Guenter Seidel, a three-time Olympic Games medalist in dressage, has secured the ride on a new Grand Prix horse, Coral Reef Wylea. Gwendolyn Sontheim Meyer, owner of Coral Reef Ranch in Rancho Sante Fe, Calif., bought the 13-year-old Westphalian mare (Weinberg—Si Jolie, Saluut) for Seidel to compete.
The farm also owns show jumpers, including Beezie Madden’s Olympic mount Coral Reef Via Volo. Wylea, previously called Winci, was owned by former U.S. dressage chef d’equipe Klaus Balkenhol and ridden by his daughter Anabel Balkenhol. Anabel and the mare placed sixth in the Grand Prix Special (70.37%) and ninth in the Grand Prix (70.25%) at the Lingen CDI (Germany) last June.
Seidel, 52, was left without a top mount after his lease on Marie Meyers’ Fandango expired last fall. While he went to Europe looking for a young horse, when he came across “Wylea,” he knew she was the right one.
“She was such a great horse and a good match for me, that I felt like it was a good thing for me,” he said. “She’s big, she’s very powerful and she’s quite hot, all things I like in a horse. When you buy horses at that level and that caliber, you like to know as much of the history of the horse as you possibly can. I think that was, for me, a big draw, because I knew exactly what she had done over the years and how she’s been ridden.”
According to Seidel, Wylea has a strong piaffe and passage. “She’s like a very dominant woman. Very strong-willed, but at the same time, she really works for you,” he said.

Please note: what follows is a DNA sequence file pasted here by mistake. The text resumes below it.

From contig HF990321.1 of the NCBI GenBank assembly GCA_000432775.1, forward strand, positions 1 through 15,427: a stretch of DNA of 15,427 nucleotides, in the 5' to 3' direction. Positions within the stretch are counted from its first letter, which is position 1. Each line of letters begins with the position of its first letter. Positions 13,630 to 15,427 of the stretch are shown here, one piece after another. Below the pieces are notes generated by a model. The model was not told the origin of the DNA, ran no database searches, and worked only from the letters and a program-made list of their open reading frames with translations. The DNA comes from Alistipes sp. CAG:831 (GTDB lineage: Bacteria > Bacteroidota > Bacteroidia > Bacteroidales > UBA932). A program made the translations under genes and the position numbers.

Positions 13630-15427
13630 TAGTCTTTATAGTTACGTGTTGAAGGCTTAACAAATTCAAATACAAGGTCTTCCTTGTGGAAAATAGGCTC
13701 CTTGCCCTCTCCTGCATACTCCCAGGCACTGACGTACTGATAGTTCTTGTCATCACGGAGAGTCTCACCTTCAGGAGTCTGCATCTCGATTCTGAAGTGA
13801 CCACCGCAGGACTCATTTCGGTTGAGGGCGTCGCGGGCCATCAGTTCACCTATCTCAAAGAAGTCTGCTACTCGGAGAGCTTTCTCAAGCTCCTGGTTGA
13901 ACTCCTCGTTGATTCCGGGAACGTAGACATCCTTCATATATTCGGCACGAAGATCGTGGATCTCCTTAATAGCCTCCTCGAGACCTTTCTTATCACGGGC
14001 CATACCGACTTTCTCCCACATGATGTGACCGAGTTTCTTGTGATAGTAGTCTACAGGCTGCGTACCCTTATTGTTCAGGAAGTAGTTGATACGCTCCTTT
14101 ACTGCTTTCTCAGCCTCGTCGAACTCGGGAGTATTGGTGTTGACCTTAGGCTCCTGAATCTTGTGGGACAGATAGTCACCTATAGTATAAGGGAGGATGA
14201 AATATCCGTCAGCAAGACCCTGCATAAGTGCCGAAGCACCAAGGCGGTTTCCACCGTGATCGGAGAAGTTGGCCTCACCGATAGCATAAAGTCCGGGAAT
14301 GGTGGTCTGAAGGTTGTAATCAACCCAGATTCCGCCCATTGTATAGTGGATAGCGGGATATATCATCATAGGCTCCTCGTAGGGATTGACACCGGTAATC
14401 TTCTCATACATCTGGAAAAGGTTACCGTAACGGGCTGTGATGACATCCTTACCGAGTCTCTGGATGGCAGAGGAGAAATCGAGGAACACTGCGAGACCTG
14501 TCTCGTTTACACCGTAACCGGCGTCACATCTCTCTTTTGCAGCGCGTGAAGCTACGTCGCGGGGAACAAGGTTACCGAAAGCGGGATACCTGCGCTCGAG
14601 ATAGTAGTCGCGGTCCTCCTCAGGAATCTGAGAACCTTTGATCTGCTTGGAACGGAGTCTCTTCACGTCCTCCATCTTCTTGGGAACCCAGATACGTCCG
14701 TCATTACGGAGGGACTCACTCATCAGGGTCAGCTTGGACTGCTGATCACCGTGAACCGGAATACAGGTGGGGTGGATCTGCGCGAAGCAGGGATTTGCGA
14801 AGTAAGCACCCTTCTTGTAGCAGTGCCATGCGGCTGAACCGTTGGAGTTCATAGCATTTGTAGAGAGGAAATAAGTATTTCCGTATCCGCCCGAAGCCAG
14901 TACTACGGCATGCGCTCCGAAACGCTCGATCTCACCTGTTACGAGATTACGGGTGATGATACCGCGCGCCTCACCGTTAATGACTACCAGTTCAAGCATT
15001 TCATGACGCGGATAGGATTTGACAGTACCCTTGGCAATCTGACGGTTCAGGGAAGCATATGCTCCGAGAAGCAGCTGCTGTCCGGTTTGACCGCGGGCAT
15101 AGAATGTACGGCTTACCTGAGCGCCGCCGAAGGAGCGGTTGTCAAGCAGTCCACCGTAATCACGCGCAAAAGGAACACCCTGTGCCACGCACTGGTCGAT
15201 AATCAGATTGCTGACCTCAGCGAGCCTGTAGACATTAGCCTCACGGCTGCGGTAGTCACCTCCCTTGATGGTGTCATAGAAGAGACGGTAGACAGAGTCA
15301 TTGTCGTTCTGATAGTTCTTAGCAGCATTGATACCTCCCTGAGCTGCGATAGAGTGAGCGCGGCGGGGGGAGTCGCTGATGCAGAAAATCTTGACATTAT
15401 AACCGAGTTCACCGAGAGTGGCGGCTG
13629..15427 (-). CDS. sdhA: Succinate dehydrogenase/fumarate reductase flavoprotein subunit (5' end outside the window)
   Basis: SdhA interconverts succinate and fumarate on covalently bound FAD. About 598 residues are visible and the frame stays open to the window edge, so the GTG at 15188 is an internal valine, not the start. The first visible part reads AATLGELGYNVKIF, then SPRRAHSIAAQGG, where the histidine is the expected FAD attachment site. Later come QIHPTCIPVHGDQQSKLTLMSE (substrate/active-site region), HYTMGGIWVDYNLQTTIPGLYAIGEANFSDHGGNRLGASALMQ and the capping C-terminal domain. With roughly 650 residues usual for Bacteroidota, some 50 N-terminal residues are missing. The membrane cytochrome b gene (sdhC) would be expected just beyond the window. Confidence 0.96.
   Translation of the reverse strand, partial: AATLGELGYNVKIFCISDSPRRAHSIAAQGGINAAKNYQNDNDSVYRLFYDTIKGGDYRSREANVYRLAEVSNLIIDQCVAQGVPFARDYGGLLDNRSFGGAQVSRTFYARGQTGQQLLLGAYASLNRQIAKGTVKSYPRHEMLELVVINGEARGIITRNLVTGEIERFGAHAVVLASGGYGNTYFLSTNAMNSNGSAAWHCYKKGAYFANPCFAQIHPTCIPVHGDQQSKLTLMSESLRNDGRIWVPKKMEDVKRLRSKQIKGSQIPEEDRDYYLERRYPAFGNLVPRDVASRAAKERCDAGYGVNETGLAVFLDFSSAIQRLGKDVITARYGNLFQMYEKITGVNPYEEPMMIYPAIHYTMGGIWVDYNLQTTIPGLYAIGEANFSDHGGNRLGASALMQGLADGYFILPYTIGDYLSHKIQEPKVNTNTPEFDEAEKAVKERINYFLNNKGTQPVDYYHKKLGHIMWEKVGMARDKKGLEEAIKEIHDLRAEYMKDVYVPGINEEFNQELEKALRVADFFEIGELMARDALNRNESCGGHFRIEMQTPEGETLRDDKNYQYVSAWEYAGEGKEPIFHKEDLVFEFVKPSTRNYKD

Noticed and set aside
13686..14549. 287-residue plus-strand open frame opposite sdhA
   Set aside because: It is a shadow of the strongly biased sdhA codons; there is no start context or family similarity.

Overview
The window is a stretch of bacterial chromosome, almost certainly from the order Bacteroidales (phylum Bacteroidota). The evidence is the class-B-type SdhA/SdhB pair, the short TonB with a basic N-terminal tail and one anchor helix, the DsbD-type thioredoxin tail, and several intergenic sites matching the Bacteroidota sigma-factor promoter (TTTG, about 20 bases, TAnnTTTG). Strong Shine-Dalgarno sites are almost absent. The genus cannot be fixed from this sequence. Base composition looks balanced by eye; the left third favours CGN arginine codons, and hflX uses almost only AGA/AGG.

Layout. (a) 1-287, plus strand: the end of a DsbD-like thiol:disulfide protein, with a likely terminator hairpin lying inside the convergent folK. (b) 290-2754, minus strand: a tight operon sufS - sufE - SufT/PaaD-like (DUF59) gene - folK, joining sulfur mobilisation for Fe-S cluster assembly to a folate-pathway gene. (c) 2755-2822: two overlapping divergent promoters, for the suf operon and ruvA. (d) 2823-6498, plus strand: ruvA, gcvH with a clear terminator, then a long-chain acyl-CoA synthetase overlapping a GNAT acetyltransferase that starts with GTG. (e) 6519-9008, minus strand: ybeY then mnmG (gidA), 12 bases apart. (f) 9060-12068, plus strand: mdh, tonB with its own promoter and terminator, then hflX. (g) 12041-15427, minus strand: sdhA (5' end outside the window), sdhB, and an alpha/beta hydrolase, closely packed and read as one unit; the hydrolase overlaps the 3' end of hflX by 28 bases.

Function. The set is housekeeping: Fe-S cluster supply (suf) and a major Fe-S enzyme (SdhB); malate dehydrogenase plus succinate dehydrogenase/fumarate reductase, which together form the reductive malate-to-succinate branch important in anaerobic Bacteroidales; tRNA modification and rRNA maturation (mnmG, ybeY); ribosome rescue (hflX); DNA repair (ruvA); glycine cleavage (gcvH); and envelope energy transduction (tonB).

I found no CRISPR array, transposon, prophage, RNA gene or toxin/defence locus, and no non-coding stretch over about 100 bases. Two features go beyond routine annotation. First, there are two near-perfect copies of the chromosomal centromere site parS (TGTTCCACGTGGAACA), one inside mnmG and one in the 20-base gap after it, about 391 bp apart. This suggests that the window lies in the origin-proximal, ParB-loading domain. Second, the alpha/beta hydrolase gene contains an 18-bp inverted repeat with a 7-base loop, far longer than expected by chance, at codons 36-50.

While Seidel has only had the mare for about a month, he’s excited to start showing. He hopes to take her to the Dressage Getaway show in Thermal, Calif., in January to school, then make their showing debut in Del Mar, Calif., in February.
“It’s all a little new. Once you start working with a horse, you find little things you want to improve. So far I’m super happy. It’s a work in progress, even though it’s an older horse. You still need to find out how to warm up at a show and how much to push—all things that you learn by most likely making the mistakes first,” said Seidel, of Cardiff, Calif.
Seidel admitted that it was too soon to make big goals for the future. “[I’d like to] go to Europe and try out for the [2014 Alltech FEI] World Equestrian Games [France] or the next Olympics, but that’s premature at this point. That would be a goal or a dream to achieve that, but you know how it goes—one step at a time.”